How special was this summer? When I am asked this question I respond, "After being hit by a truck I was angry not about the hit-and-run accident but about the fact that I couldn't ride my bike for a few days."
Are you crazy? "Maybe."
What was this trip for and why did you do it? The trip was called the Hopkins 4K for Cancer and was the brain child of Ryan Hanley, now a junior here at Hopkins. Ryan's father died from cancer when he was a boy. As it does with so many people, cancer had touched his life in a negative way, but unlike most people Ryan decided to fight back.
With the help of four other Hopkins students, the trip was transformed from an idea to a feasible project to a reality. All in all, 24 riders took to the roads, 18 from Hopkins and six from other east coast schools. Each rider dedicated their rides to someone he knew who had been affected by cancer. My trip was dedicated to my parents, both cancer survivors. I rode for the cause, for my family and on a more selfish note, for the experience of seeing the country in a unique way. In the end, every rider would agree that we were successful on all fronts. We raised $41,000 for the American Cancer Society, we brought pride to our families and hometowns and we had the summer of a lifetime!
I can't possibly sum up a two month adventure in one column; there were too many incredible moments, though a few memories do stick out in my mind. I drove one of the support vans during the first four days of trip due to an wrist injury. Nearing the end of the first day I had already picked up one rider who was feeling ill. Having spent the day trailing people in the van, I needed to do something, so I asked the rider to drive so that I could run the last seven miles into the town we were stay in. She agreed. When I got out we were at the base of a large hill. I passed five riders while running up the hill some of whom were walking.
A month later we were in Estes Park, Colo. preparing to ride over Trail Ridge Road, the highest continuously paved road in the nation, in Rocky Mountain National Park. The mood the night before was apprehensive, people still remembered the Appalachians. The next morning everyone was excited for the challenge. A few hours later every rider was standing at the top of the pass. No one walked, no one complained, we just looked around at the mountains and valleys on every side and stood in awe of what we had accomplished. None of us will forget that day.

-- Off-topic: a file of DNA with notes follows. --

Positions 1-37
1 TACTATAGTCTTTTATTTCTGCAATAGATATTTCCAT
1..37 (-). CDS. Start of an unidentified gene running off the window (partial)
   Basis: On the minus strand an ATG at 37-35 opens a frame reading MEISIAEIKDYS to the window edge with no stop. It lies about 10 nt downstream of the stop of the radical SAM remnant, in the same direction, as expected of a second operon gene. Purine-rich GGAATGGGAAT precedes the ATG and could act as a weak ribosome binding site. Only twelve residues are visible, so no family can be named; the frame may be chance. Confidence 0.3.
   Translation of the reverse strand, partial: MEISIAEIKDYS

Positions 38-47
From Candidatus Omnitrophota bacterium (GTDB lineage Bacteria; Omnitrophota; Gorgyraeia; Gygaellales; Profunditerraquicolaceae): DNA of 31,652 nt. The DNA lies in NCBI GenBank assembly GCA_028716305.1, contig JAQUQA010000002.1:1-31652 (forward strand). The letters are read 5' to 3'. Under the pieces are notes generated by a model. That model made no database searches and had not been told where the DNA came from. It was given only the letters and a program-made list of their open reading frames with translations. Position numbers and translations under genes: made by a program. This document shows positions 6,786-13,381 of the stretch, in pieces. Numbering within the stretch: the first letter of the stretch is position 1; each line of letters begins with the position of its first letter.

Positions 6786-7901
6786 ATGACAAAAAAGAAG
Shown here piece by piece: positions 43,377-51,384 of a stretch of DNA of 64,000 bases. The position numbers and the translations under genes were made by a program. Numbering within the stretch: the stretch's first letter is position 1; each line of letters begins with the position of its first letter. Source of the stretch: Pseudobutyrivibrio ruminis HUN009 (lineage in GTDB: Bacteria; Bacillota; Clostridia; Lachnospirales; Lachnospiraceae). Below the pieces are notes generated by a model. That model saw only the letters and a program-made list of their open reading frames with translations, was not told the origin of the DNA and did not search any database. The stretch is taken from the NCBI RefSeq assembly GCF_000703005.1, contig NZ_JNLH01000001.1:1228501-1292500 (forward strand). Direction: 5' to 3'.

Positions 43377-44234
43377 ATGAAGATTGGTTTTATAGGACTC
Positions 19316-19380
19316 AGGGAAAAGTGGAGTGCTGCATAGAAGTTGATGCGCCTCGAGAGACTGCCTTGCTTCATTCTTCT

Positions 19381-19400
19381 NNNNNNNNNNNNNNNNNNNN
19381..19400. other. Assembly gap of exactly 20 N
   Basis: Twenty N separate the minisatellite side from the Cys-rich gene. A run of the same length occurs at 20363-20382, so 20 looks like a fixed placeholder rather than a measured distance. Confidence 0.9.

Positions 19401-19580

Going into Cedar City, Utah, I was riding in a lead group of three riders. We had spread out to go down an 11 mile descent into the town. Our LeMond bikes are quite fast. Going 40 miles per hour down even short hills was common and many riders reach speeds of near 50.
On this day I was going about 40 miles per hour when an impatient truck decided to squeeze between me and oncoming traffic. The pick-up made it by me, but its trailer did not. It sideswiped me and I was thrown from my bike. This trip was full of amazing people. One such person, Rick Haynie, saw me lying on the side of the road, and rather than driving by like many others, stopped, picked me up and took me to the Cedar City emergency room. I was fine and just had some bad road rash. Rick did not stop there, however. During the wreck I had destroyed my bike gloves. When I returned to the group later that night, some of the guys told me they had met Rick in a bike shop in town and that he had purchased me a new pair of gloves. Sometimes it is the simplest of gestures that touches you. I will never forget Rick's kindness. I hope I can do the same for someone else someday.
All 24 riders had their own reasons for riding. Few of us knew each other before the trip. I now have 23 new friends for life. They supported me when I was hurt, they encouraged me on tough days, they shared many personal stories and experiences and they never stopped making me laugh and smile. This truly was the summer of a lifetime. I can't imagine a more rewarding way to spend two months. I love them all and will never forget this summer or those other 23 characters.